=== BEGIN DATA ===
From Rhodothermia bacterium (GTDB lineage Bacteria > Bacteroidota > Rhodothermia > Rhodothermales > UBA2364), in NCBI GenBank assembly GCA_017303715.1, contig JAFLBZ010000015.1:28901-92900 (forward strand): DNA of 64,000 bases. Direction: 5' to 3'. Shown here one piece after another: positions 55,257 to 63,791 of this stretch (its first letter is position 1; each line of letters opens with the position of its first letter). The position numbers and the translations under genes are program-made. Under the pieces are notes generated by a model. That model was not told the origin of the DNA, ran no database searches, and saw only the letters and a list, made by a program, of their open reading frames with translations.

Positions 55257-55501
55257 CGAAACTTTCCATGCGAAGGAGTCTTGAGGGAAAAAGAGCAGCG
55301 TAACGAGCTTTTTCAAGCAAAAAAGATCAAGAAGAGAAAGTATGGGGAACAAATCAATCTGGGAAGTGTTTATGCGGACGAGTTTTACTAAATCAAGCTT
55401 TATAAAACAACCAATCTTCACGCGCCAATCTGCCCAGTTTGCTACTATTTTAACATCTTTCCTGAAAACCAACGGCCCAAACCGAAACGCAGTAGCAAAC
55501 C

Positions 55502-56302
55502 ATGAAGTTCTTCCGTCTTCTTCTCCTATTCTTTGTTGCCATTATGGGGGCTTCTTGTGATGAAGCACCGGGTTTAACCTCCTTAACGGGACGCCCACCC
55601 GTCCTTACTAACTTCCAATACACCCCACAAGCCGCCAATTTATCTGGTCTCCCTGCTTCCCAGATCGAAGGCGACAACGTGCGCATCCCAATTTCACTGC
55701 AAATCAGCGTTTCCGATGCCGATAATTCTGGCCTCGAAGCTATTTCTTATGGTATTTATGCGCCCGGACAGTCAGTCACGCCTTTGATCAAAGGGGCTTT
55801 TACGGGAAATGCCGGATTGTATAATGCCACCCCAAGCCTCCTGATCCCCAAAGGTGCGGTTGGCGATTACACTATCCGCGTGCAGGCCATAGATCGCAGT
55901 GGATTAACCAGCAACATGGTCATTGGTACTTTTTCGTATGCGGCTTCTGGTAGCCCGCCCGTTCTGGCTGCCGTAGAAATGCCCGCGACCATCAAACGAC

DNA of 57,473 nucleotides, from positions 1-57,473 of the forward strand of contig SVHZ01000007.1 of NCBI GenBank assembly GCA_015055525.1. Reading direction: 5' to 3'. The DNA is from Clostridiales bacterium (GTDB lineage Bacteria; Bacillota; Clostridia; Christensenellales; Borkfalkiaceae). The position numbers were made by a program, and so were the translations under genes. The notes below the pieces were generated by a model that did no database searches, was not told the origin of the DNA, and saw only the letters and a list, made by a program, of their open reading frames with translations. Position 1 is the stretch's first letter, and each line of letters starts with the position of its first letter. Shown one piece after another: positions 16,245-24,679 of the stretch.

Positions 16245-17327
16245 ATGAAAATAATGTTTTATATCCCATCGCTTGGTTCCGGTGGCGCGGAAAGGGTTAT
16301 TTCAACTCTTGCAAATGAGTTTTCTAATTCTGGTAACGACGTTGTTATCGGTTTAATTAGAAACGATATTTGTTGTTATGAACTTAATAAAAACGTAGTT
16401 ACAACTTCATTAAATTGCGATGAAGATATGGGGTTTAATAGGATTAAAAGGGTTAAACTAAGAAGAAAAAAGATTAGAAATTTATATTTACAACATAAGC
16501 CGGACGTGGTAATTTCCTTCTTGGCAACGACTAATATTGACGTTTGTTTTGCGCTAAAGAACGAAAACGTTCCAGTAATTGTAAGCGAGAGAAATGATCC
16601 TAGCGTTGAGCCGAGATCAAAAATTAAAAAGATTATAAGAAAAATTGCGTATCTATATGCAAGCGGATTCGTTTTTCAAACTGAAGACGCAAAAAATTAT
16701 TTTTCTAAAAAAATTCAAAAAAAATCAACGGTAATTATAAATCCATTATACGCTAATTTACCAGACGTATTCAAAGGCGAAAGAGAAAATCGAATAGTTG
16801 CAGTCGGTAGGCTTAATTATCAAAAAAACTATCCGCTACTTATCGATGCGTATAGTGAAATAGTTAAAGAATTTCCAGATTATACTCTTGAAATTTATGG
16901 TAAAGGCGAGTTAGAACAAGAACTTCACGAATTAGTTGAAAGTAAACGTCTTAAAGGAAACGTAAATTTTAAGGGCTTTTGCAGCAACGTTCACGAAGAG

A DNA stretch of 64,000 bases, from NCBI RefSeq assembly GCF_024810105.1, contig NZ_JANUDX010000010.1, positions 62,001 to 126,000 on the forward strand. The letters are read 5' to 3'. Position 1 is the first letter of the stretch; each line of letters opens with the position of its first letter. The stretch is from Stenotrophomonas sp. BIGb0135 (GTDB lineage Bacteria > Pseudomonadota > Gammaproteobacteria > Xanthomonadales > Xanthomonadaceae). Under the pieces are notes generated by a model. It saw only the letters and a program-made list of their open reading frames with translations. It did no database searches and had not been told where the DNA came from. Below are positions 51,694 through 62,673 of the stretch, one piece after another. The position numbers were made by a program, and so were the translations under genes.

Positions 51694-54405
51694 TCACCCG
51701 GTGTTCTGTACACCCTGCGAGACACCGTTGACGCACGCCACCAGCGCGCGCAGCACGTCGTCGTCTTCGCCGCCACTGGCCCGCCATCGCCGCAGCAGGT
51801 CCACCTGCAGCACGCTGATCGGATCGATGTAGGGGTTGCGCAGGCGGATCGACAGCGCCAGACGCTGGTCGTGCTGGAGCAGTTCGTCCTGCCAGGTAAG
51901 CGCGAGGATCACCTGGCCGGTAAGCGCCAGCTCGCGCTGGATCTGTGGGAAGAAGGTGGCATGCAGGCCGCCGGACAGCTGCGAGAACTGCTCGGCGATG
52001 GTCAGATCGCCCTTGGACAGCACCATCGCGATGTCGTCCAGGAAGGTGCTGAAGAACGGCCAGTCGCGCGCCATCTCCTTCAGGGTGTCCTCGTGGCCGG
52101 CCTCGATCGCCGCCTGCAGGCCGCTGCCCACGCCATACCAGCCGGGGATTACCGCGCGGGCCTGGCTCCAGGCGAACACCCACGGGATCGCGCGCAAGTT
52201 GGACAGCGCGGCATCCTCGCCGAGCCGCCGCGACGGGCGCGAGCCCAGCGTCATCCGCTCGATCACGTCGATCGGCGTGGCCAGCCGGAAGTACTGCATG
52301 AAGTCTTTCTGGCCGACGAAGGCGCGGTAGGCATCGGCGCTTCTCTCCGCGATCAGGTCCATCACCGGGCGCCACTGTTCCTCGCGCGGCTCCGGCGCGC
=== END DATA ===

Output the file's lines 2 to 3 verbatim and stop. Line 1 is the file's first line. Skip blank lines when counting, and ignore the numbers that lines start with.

Positions 55257-55501
55257 CGAAACTTTCCATGCGAAGGAGTCTTGAGGGAAAAAGAGCAGCG